Heading back to the moorings after racing!

I remember so well that first summer when I was working toward my goal of sailing single-handed. It might sound like overkill, but I had given myself a whole summer of practice to work up to it. You see, for me, one of the most unnerving things was getting off and on the mooring, and I felt that I had to conquer that piece before I could go out alone. Without a motor, I’d have to rely on sail power, and that takes a certain amount of trial and error to master.

Earlier that spring, I’d finally gotten a town mooring, which I was really excited about. That is, until I figured out where it was actually located. It had been touted as “well-protected,” and it was (!), since it was way, way down in the inner harbor, nestled in the lee of the town dock. And did I mention that it was in full view of the Harbormaster’s office? In the usual Sou’west wind, it lay in a strange, sometimes windless area, and, to make matters worse, there was a huge rock lurking nearby, on the west side. It was so formidable that it even had its own buoy that said, quite simply: “ROCK.” Honestly, it was enough to scare anyone.

As you probably know, getting on and off a mooring under sail can be a tricky proposition. I sailed a lot that summer with friends, and it seemed as though every time we went out, there was some kind of mooring-related mishap.  We could pretty much depend on it.  On several occasions, almost immediately upon letting go of the mooring line, we found ourselves having to fend off the beautiful Herreshoff “E” boat, which was moored nearby, innocently minding its own business.  Or, other times, on some of those dreaded light-wind days, we drifted perilously close to the town dock, which, luckily for us, had a giant buffer zone of inflatable dinghies. It was always something.

But we never hit the rock. And that’s something I’m really proud of, because I discovered the true depth of its evil nature one morning while I, and my friend Annie, inspected it via rowboat. That rock had a buoy on it for a damn good reason. When you rowed close to it, you could see that the very tip of the rock (which looked bad enough on its own), was only a miniscule portion of its wickedness. From that pointy top, it angled down, just below the surface, resembling something like a barely-submerged rock island. I’m not kidding. The real threat hung just below the surface, kind of like a shark just under its fin. Suddenly, fending off the poor defenseless “E” boat and the rubber dinghies didn’t seem half so bad.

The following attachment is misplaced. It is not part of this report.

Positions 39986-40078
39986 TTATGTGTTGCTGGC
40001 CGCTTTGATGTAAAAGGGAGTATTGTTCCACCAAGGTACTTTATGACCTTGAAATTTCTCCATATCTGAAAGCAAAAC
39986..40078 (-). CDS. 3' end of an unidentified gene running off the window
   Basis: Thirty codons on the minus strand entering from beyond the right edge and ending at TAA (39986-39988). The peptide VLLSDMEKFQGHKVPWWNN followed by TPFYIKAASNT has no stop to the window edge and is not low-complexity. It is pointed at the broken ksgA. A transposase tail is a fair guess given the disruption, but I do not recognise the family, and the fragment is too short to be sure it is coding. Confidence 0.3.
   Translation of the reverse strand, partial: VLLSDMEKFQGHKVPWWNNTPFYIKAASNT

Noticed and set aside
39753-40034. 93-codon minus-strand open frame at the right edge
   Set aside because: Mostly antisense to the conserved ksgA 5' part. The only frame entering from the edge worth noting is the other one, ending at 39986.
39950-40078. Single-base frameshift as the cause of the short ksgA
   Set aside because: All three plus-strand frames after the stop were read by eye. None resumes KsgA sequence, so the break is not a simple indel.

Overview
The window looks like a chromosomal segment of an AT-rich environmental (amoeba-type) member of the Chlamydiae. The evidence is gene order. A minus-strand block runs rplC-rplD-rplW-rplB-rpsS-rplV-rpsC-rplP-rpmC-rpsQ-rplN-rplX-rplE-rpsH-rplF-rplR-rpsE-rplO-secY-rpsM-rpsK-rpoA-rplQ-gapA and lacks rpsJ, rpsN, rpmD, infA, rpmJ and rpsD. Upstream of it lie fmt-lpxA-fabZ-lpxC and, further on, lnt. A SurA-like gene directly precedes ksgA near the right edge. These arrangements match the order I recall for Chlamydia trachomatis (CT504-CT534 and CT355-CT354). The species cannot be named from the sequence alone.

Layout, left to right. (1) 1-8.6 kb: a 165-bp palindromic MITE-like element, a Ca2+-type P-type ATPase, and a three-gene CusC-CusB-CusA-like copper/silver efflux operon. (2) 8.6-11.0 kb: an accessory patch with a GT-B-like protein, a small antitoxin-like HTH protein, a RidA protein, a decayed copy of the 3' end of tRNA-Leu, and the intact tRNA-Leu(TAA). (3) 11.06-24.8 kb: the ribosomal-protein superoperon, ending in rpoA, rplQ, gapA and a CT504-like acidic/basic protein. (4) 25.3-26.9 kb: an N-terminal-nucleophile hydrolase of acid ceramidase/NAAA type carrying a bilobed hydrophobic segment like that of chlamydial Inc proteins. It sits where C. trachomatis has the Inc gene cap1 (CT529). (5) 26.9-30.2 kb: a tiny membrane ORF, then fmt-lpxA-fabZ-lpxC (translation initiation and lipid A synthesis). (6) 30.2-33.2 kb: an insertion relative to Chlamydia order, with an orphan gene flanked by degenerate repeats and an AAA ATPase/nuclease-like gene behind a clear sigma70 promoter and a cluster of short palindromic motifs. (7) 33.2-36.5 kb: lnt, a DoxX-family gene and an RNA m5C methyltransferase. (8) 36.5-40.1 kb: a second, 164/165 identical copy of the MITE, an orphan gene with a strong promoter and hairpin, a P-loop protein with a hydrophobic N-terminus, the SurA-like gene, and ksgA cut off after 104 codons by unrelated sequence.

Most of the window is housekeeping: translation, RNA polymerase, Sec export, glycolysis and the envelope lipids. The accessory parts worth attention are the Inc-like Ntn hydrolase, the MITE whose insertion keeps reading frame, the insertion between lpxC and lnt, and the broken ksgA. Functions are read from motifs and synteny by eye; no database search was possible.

As you might imagine, I discovered all sorts of helpful things that summer, to aid me in what I can only refer to as “ROCK avoidance.”   For example, pulling the mooring line all the way back astern before I let it go, trying to get a little speed up (that is, if you can get a 1500-pound keelboat moving with the yank of a chain) to give myself the glimmer of an option to go off on either tack – which would only work, anyway, if there was enough wind in the lee of the shore! And I learned about back-winding the jib. And that the paddle is on the boat for a very good reason. Also, I learned about the perils of not pulling in the mainsheet fast enough, because with a boom that’s 12 feet long, you really do have to watch where you’re going!

On one occasion, a friend (you know who you are) drew a diagram on the Club’s bar napkins showing me how I could “back” out of my mooring. “Kind of like throwing her in reverse,” he said. “It’s easy!” he said. I never quite worked up to that, unless maybe it happened by accident. I also learned how deadly it is when you run over the mooring line, because my boat has a nasty little place between the rudder and the keel that loves, absolutely LOVES, to hang on to a mooring line and refuse to let it go. Only a jump over the gunwhale, and a dive below can free it. But then you can’t get back on the boat. . .  (Don’t laugh.)